Before Quiet

I will think of water-lilies
Growing in a darkened pool,
And my breath shall move like water,
And my hands be limp and cool.
 

It shall be as though I waited
In a wooden place alone;
I will learn the peace of lilies
And will take it for my own.
 

If a twinge of thought, if yearning
Come like wind into this place,
I will bear it like the shadow
Of a leaf across my face.

More by Hazel Hall

Two Sewing

The Wind is sewing with needles of rain.
With shining needles of rain
It stitches into the thin
Cloth of earth. In,
In, in, in.
Oh, the wind has often sewed with me.
One, two, three.

Spring must have fine things
To wear like other springs.
Of silken green the grass must be
Embroidered. One and two and three.
Then every crocus must be made
So subtly as to seem afraid
Of lifting colour from the ground;
And after crocuses the round
Heads of tulips, and all the fair
Intricate garb that Spring will wear.
The wind must sew with needles of rain,
With shining needles of rain,
Stitching into the thin
Cloth of earth, in,
In, in, in,
For all the springs of futurity.
One, two, three.

Hours

I have known hours built like cities,
House on grey house, with streets between
That lead to straggling roads and trail off,
Forgotten in a field of green;

Hours made like mountains lifting
White crests out of the fog and rain,
And woven of forbidden music—
Hours eternal in their pain.

Life is a tapestry of hours
Forever mellowing in tone,
Where all things blend, even the longing
For hours I have never known.

Mending

Here are old things:
Fraying edges,
Ravelling threads;
And here are scraps of new goods,
Needles and thread,
An expectant thimble,
A pair of silver-toothed scissors.
Thimble on a finger,
New thread through an eye;
Needle, do not linger,
Hurry as you ply.
If you ever would be through
Hurry, scurry, fly!
Here are patches,
Felled edges,
Darned threads,
Strengthening old utility,
Pending the coming of the new.
Yes, I have been mending …
But also,
I have been enacting
A little travesty on life.

Related Poems

Sympathy

As one within a moated tower,	
    I lived my life alone;	
And dreamed not other granges’ dower,	
    Nor ways unlike mine own.	
I thought I loved. But all alone
    As one within a moated tower	
I lived. Nor truly knew	
    One other mortal fortune’s hour.	
As one within a moated tower,	
    One fate alone I knew.
Who hears afar the break of day	
    Before the silvered air	
Reveals her hooded presence gray,	
    And she, herself, is there?	
I know not how, but now I see
    The road, the plain, the pluming tree,	
The carter on the wain.	
    On my horizon wakes a star.	
The distant hillsides wrinkled far	
    Fold many hearts’ domain.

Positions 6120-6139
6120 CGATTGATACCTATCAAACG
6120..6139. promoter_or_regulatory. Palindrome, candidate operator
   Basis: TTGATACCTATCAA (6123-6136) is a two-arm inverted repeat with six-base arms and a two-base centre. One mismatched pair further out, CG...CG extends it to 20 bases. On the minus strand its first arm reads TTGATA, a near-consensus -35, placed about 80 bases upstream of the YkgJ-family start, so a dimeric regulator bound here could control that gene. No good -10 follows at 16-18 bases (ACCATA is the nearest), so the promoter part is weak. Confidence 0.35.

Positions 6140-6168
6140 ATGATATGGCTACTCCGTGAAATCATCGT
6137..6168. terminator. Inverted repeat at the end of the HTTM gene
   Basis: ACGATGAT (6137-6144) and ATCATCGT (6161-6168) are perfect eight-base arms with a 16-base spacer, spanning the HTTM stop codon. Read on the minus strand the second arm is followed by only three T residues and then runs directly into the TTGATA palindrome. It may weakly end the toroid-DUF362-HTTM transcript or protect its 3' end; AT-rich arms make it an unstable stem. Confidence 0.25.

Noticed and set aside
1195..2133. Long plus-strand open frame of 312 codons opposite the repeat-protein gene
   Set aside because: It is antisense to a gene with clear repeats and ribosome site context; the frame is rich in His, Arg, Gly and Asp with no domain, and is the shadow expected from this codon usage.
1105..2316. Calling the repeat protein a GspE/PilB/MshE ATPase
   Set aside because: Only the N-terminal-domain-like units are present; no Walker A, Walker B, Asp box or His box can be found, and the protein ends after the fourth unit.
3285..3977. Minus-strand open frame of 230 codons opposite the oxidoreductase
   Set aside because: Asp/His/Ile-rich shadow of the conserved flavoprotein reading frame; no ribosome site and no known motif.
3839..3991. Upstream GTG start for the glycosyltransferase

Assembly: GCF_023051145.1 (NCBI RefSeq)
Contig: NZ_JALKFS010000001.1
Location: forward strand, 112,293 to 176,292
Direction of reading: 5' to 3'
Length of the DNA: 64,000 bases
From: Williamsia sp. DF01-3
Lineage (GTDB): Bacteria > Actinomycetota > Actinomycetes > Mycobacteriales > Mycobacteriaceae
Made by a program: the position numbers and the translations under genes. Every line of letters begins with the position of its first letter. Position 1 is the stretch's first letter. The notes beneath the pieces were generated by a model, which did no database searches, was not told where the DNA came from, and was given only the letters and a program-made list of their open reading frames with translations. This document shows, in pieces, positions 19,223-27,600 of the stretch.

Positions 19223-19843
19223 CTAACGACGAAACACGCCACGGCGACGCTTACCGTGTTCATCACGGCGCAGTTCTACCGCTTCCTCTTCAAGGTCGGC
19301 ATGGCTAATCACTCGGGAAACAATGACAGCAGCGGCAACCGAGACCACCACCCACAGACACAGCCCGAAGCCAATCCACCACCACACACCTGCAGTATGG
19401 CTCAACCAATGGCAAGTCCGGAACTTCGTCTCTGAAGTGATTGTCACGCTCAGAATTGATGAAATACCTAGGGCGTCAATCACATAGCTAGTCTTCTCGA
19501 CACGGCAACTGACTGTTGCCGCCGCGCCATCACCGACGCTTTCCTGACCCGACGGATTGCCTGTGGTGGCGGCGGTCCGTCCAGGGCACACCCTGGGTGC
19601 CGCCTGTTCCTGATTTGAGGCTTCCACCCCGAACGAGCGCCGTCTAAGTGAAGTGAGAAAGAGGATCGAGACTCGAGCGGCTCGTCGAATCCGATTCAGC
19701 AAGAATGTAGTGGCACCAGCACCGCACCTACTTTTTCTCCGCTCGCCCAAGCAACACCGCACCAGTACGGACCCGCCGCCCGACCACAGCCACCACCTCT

On one the fire-worn forests sweep,	
    Above a purple mountain-keep	
And soar to domes of snow.	
    One heart has swarded fountains deep	
Where water-lilies blow:
    And one, a cheerful house and yard,	
With curtains at the pane,	
    Board-walks down lawns all clover-starred,	
And full-fold fields of grain.	
    As one within a moated tower
I lived my life alone;	
    And dreamed not other granges’ dower	
Nor ways unlike mine own.	
    But now the salt-chased seas uncurled	
And mountains trooped with pine
    Are mine. I look on all the world	
And all the world is mine.

Ode to Solitude

Happy the man, whose wish and care
   A few paternal acres bound,
Content to breathe his native air,
                            In his own ground.

Whose herds with milk, whose fields with bread,
   Whose flocks supply him with attire,
Whose trees in summer yield him shade,
                            In winter fire.

Blest, who can unconcernedly find
   Hours, days, and years slide soft away,
In health of body, peace of mind,
                            Quiet by day,

Sound sleep by night; study and ease,
   Together mixed; sweet recreation;
And innocence, which most does please,
                            With meditation.

Thus let me live, unseen, unknown;
   Thus unlamented let me die;
Steal from the world, and not a stone
                            Tell where I lie.

What lips my lips have kissed, and where, and why (Sonnet XLIII)

What lips my lips have kissed, and where, and why,
I have forgotten, and what arms have lain
Under my head till morning; but the rain
Is full of ghosts tonight, that tap and sigh
Upon the glass and listen for reply,
And in my heart there stirs a quiet pain
For unremembered lads that not again
Will turn to me at midnight with a cry.
Thus in winter stands the lonely tree,
Nor knows what birds have vanished one by one,
Yet knows its boughs more silent than before:
I cannot say what loves have come and gone,
I only know that summer sang in me
A little while, that in me sings no more.